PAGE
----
Tulane Home Tulane Home

Tulane News & Press

  1. Dr. Denese Shervington from the School of Medicine and the Institute of Women and Ethnic Studies testified before the Congressional Committee on Oversight and Reform at the first ever hearing on childhood trauma. Dr. Shervington stressed how the impact of natural disasters and climate change must be factored into how the government addresses childhood trauma. She said, “Children need two things: caretakers to make them feel safe and to know their environment is safe. When Katrina happened, all of that was shattered. Children don’t have the language to talk about how they’re feeling and adults are often dependent on that while they themselves are trying to cope”.
  2. Public health officials grappling with record-high syphilis rates around the nation have pinpointed what appears to be a major risk factor: drug use. Research has shown that people who use drugs are more likely to engage in unsafe sexual behaviors, which put them at higher risk for sexually transmitted diseases. "The addiction takes over," said Dr. Patty Kissinger, an epidemiology professor at the Tulane University School of Public Health and Tropical Medicine.
  3. The impact of trauma in the lives of New Orleans students has been shown to alter a child’s brain development and other bodily systems, making it difficult for them to learn. In response, the Orleans Parish school board is working to improve support for traumatized students in public schools. Tulane University psychology professor Stacy Overstreet commented that 67 percent of children nationwide have been exposed to an adverse childhood experience.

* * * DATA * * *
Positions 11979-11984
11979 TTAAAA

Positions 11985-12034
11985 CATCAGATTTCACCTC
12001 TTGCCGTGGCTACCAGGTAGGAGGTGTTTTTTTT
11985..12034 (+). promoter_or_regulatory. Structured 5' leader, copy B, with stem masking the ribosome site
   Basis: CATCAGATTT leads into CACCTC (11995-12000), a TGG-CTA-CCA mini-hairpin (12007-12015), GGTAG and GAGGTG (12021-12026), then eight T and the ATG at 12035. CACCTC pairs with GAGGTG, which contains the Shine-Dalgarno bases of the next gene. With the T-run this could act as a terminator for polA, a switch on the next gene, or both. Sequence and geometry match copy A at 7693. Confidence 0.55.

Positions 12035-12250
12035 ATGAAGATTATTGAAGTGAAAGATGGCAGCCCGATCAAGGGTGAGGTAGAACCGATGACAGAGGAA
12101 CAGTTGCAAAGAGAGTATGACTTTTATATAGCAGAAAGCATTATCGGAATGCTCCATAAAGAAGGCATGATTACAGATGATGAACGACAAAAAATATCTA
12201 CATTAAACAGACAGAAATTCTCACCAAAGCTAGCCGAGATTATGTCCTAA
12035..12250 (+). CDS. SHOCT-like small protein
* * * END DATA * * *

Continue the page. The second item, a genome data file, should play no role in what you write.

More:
4. Gretchen Clum of the School of Public Health has been working on numerous projects focused on sexual violence. She evaluated the impact of the 2016 Reading project book “Asking for It: The Alarming Rise of Rape Culture—and What We Can Do About It” by Kate Harding. “Preliminary results suggest that beliefs in rape myths, which we know are associated with blaming sexual assault survivors, and perpetrating of sexual violence, were reduced after reading the book,” Clum said.
  5. There are many good health, caregiving, and economic security reasons to endorse the current proposal for paid family leave insurance in Louisiana–Senate Bill 186–as it could greatly benefit women, men, children, families and employers. One important reason is to promote maternal health. About 80% of American women have at least one child, and after giving birth, it is clear that mothers need time for physical recovery, bonding with newborns and emotional health. Since most mothers are employed, it is important for maternity leave to exist — and be paid.
  6. On Tuesday, Jan. 22, USG unanimously passed a resolution to submit a comment on behalf of the organization to the U.S. Department of Education on the proposed Title IX regulations. The comment, according to the resolution, would allow USG to voice its concerns about the new regulations’ affect on Tulane students as well as students at other universities.